Almondia – Bautipps Die Bauherrenberatung

Roof shapes at a glance

The roof of a house performs an important protective function and is therefore judged primarily in terms of its functionality. However, when choosing the shape of the roof must also take into account aesthetic aspects, because it gives the house a certain character. Ultimately, no other structural element affects the overall appearance of the house as much as the roof. Of course, the development plan also has a say in the shape of the roof. In the case of extravagant roof shapes (or those that stand out from the neighborhood development pattern), the builder must first consult the development plan or submit a preliminary building application. In this article you will find all the main forms of roofs, along with their specific characteristics.

the essentials in brief

  • Different roof shapes have different advantages and disadvantages. There is no such thing as the best roof across the board.
  • For example, consider the extent to which a particular roof shape limits or expands usable space. A hip roof restricts the space compared to a gable roof, while a monopitch roof opens up completely new possibilities.
  • The roof primarily performs a protective function. In addition, it can be used to generate electricity – the installation of photovoltaic systems should be planned well in advance, as this also depends on the orientation and the angle of inclination of the roof.

The gable roof

When you think of a roof, the first thing that probably comes to mind is the shape of a gable roof. This is because it is the most common roof shape in Germany, and thus shapes entire regions. A gable roof is stable and requires comparatively little maintenance. The angle of inclination of the gable roof varies depending on the requirements situation. For example, a steep slope angle is useful in very rainy regions, as it allows the rain to drain off better. A somewhat flatter angle of inclination is used more in regions with high snow accumulation: the sliding down of the snow is more controlled this way. The timeless shape of the gable roof can be helped a bit by installing skylights or dormers, also they are available with or without overhang. Architects offer a range of modern designs and combinations. In addition, photovoltaic systems can usually be well installed. By the way, for a gable roof is first built the roof truss in the so-called construction of a wooden rafter or purlin roof, which is then covered. This design is also used for other sloped roofs with a slope of 30 degrees or higher. Roofing is possible with various roofing materials (e.g. roof tiles, roof stones). Due to the different eaves heights and angles of inclination, the gable roof has the following subcategories:

Gable roof sketch
The gable roof
  • Flat gable roof with roof pitch less than 30 degrees
  • Angled roof (New German roof) with a roof pitch over 45 degrees
  • Gothic roof (Old German roof) with a roof pitch above 62 degrees
  • Old Franconian roof (old French roof) with a roof pitch of exactly 60 degrees
  • Symmetrical gable roof, where both roof surfaces are the same length
  • Asymmetrical gable roof, where one roof surface is longer than the other

From the frying pan into the eaves: eaves point and eaves height

The eaves are the lower edge of the roof where rainwater drains away. The length of the eaves is therefore equal to the width of the roof surface. Rain gutters are installed here. The point of intersection between the vertical exterior wall and the slope of the roof is called the eave point. Eave height, on the other hand, is the height between the eave point and the ground. Provisions on the eaves height can be found in the development plan, e.g. sometimes the eaves height can be linked to the roof pitch there: 3.5 m for a 45 degree roof pitch or 4 m for a 35 degree roof pitch.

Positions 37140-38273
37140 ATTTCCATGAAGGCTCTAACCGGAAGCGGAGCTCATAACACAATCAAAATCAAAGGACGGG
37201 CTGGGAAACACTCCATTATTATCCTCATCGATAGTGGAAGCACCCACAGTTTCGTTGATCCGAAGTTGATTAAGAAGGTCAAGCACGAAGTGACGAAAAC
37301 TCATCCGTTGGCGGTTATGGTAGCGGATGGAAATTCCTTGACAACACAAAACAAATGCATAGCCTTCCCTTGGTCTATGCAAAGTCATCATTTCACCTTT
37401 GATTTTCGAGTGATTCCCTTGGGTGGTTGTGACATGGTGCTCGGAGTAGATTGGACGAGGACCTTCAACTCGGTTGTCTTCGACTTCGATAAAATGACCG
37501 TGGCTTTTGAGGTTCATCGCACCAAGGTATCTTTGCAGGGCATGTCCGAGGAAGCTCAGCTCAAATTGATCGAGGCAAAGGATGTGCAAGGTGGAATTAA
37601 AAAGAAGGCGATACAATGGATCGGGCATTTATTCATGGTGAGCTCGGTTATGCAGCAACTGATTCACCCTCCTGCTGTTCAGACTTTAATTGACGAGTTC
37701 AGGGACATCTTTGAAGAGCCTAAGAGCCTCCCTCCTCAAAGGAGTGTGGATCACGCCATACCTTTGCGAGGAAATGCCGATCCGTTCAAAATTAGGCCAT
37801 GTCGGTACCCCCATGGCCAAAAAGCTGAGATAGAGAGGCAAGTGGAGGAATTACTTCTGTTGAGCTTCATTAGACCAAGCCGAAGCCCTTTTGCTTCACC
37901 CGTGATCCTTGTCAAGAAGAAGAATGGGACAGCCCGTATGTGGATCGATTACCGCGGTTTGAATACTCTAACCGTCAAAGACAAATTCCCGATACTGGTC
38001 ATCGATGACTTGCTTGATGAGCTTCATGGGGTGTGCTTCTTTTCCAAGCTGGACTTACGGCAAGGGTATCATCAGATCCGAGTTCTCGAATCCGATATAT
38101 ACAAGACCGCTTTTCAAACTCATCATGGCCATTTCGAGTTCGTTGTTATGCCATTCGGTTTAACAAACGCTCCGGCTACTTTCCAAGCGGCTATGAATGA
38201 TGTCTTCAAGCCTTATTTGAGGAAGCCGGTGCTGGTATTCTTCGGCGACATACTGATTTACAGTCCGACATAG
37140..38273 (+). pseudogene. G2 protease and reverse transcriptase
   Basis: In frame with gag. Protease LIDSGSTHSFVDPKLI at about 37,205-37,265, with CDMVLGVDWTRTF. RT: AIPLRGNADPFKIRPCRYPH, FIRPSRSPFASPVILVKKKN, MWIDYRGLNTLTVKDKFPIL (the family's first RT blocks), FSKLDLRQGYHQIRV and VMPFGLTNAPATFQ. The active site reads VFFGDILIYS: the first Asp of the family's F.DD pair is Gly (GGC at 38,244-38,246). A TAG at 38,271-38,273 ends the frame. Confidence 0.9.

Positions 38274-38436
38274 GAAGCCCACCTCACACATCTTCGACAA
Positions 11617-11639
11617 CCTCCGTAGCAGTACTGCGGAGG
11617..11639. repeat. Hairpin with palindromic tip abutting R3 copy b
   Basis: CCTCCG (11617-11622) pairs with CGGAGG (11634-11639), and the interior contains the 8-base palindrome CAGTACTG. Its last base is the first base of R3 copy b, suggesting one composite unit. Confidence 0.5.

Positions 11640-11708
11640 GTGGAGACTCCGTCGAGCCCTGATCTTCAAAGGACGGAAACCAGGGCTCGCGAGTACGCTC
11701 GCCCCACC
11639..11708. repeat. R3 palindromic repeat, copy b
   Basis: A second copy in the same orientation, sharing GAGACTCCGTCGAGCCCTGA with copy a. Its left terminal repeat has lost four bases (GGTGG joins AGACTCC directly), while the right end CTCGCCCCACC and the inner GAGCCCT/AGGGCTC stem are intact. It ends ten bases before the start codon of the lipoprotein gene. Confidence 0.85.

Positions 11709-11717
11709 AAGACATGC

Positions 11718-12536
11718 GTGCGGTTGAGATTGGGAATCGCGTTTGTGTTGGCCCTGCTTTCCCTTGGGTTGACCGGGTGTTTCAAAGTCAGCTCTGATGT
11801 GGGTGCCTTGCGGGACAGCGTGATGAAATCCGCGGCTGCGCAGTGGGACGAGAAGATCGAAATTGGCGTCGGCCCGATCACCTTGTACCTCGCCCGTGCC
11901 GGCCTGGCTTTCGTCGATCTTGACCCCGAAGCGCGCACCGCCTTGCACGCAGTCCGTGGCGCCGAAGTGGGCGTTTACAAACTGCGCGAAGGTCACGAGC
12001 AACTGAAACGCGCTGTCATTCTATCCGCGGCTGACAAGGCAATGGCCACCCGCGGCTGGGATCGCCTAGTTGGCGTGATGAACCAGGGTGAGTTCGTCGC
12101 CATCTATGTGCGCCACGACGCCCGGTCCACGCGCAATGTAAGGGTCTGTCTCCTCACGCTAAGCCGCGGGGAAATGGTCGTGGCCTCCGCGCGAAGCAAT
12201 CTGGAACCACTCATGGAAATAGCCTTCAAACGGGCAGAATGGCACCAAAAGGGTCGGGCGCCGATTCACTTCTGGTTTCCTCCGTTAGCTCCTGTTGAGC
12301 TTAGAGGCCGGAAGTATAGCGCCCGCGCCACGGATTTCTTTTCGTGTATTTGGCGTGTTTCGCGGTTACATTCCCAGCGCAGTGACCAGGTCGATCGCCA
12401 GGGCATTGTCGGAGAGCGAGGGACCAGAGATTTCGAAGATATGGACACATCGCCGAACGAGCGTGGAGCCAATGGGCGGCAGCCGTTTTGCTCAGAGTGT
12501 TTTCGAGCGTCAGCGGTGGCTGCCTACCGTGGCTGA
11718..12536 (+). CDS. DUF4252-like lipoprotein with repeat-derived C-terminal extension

The flat roof

Flat roofs lie flat on the house. The typical house form for the flat roof is the bungalow. Flat roofs have a slope angle of 10 degrees or less degrees (the lowest slope angle is 1 degree). They have a persistent reputation for being leaky. Of course, this cannot be generalized at all. But in fact, a flat roof should be processed according to the best quality standards. And high-quality waterproofing and good design for drainage are particularly important in the flat roof. This is because the rain can only drain slowly or sometimes overwhelms the structure for drainage. In addition, a flat roof is exposed to above-average weather conditions. Because sun or even hail always hit the roof directly, without there ever being an averted side. In any case, the flat roof is high maintenance for these reasons. With good workmanship and maintenance, the wetness then naturally stays outside. Photovoltaic systems never rest on flat roofs because they require an angle of inclination (in Germany, 30 to 36 degrees is optimal). So, if photovoltaic systems are to be installed on a flat roof, they need a support device.

Graphic roof: flat roof
The flat roof

Tip: The flat roof offers a usable space on the roof: why not simply create a roof terrace or plant a green roof. Creative lighting options can also be integrated in the form of light domes. With scarce land in cities, a flat roof also provides space for an organic vegetable garden, and in fact, such uses are becoming increasingly popular.

The shed roof

Actually, a pent roof is half a gable roof. In the past, monopitch roofs were mainly used for warehouses and factories, but today they also decorate many residential buildings. The monopitch roof does not enjoy increasing popularity for nothing, because it can keep up in the race with the other roof forms and even leads the field in certain points. The monopitch roof usually requires little maintenance. It can be covered with almost any material (eg, roof tiles, bitumen layer, slates, metal) and is immune to all weather conditions, because rainwater can drain perfectly. In addition, the monopitch roof allows you to realize a variety of creative possibilities. The usable space can be expanded in the process. It depends on the angle of inclination: The lower, the more space is gained. There is always plenty of usable space on the ridge side, which can be used for special features such as an open gallery. The free gable wall can be used for generous window areas. Often today you can see staggered and staggered monopitch roofs. Such double-pitch roofs can be explored in many modern architectural houses. Creative architects probably also like the monopitch roof because they can be used to design particularly large and bright rooms. A monopitch roof is suitable for the installation of photovoltaic systems. The optimal orientation of the monopitch roof is important: Usually pent roofs are aligned to the weather side (northwest side), but for an efficiently working photovoltaic system the sun side (south side) should be chosen.